Floods damage corn crop, HFCS prices likely to rise

Beverage companies that use high-fructose corn syrup may
suffer pinched margins in the near future, as Midwestern floods washed away
some of this year’s corn crop.

The Associated Press reported Monday that farmers will
likely harvest nine percent less corn this year than last year due, in part, to crops killed by floodwaters.

Farmers had already planted less corn for the 2008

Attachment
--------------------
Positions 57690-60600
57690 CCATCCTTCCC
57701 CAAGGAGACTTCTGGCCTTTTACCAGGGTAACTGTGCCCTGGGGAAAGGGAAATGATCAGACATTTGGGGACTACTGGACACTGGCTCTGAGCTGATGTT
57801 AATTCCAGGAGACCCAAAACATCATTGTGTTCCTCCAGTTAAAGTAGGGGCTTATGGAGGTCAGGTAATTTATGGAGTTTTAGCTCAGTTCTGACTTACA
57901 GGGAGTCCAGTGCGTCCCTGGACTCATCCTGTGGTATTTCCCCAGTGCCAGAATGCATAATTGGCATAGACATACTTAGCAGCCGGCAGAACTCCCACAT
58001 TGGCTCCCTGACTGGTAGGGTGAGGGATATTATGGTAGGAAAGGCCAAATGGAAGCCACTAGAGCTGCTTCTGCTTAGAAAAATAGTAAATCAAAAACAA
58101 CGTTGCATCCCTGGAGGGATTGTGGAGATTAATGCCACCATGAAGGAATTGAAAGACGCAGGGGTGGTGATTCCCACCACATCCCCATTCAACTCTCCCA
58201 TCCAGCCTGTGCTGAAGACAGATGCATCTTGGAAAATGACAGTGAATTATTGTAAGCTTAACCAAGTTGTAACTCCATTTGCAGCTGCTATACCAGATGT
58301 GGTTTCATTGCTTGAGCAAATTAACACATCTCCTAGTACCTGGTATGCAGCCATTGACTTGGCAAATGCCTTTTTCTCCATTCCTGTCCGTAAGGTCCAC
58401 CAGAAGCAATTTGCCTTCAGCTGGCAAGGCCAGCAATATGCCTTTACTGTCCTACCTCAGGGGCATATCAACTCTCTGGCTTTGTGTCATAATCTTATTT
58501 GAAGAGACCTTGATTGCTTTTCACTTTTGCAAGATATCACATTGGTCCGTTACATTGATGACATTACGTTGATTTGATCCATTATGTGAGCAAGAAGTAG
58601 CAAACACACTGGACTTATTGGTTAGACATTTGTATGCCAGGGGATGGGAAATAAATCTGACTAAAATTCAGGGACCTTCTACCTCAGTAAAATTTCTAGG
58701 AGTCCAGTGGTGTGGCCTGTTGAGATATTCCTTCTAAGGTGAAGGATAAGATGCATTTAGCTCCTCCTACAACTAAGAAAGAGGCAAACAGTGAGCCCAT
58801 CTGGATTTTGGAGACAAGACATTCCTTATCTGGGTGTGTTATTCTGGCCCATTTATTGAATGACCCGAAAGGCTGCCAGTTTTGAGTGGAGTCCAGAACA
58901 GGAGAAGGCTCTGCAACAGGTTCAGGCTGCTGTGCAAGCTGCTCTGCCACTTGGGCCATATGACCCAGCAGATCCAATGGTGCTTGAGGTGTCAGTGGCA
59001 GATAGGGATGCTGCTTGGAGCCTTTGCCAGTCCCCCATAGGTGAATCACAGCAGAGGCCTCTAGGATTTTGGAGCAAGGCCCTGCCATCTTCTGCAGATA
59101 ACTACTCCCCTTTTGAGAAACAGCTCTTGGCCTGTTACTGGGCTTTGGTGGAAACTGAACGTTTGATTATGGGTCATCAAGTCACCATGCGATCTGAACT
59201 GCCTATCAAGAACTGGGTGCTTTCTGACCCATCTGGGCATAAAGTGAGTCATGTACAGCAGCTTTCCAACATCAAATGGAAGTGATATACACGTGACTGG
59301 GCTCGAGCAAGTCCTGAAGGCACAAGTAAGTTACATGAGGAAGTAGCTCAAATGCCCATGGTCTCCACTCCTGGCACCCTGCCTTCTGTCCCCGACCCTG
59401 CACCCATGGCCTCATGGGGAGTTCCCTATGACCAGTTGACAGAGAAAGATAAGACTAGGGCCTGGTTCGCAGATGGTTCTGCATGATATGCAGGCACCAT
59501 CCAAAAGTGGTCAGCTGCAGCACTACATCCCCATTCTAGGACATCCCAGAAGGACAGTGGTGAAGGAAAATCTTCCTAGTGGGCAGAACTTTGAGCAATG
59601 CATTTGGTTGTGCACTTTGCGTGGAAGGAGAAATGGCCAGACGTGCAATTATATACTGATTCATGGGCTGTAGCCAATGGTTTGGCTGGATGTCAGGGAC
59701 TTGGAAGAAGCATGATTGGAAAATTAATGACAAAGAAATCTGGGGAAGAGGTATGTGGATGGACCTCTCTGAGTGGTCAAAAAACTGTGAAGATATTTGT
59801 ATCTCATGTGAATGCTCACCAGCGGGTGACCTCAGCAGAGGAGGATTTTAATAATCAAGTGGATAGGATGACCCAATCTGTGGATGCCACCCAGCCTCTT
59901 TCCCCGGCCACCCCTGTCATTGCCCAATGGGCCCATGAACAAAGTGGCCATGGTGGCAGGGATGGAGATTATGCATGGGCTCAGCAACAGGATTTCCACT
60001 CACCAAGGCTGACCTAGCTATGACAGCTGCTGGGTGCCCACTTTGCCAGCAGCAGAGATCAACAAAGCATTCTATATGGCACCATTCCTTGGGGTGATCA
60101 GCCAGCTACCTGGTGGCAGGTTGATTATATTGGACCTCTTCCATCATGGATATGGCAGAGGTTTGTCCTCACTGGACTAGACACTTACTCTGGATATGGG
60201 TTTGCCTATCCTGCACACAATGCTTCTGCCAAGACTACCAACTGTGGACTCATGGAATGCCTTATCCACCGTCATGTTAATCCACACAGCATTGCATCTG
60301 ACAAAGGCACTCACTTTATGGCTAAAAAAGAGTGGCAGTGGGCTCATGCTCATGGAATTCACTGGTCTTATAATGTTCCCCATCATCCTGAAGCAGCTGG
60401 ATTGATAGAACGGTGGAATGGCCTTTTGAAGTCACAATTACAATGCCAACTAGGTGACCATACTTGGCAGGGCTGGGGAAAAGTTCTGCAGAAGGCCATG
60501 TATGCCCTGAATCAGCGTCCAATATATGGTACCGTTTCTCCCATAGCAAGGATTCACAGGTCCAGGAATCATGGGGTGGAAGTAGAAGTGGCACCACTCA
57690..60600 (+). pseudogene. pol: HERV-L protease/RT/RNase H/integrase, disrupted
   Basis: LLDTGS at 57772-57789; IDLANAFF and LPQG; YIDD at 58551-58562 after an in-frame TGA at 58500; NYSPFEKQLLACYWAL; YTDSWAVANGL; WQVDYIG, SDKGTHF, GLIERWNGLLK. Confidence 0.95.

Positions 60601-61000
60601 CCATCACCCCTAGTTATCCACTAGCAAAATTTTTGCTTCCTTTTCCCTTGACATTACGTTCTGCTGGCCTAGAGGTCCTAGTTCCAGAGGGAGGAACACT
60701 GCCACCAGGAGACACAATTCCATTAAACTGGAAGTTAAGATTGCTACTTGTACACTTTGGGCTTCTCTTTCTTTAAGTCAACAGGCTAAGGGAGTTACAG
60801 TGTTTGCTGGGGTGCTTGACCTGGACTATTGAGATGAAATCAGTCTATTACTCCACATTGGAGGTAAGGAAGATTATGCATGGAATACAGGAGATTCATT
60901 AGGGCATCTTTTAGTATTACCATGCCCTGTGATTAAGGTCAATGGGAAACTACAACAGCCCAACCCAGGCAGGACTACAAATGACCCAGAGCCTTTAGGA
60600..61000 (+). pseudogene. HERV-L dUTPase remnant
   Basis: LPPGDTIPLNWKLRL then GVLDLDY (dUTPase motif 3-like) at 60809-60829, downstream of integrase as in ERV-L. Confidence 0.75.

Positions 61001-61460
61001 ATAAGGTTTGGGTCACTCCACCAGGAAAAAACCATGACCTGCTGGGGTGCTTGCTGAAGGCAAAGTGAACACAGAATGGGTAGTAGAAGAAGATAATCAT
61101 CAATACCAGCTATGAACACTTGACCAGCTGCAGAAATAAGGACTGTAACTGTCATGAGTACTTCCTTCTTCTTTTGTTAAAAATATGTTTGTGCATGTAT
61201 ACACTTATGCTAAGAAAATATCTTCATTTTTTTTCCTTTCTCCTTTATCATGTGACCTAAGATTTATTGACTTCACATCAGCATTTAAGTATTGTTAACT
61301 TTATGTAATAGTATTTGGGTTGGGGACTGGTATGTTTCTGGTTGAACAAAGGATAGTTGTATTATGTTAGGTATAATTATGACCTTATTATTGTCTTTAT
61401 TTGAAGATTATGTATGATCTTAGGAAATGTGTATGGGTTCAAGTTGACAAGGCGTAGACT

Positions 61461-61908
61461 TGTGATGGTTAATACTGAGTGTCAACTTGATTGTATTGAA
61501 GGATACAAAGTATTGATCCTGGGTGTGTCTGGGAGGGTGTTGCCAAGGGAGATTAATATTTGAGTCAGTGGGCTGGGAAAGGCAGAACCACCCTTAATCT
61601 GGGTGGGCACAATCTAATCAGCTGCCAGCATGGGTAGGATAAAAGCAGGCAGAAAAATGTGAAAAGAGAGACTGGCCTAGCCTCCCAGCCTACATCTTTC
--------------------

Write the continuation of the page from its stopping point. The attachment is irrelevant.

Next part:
growing season than they had for 2007 – about 7 percent less – and the waters
that broke through levies and out of rivers in Iowa and other Midwestern states
will exacerbate that shortfall.

Corn prices have already climbed due to increased demand
stemming from corn-based ethanol and speculation from commodities investors
fleeing Wall Street volatility. High-fructose corn syrup prices have also
climbed and, at the same time, the public has soured on the sweetener as groups
have suggested it can be tied to America’s rising obesity rates.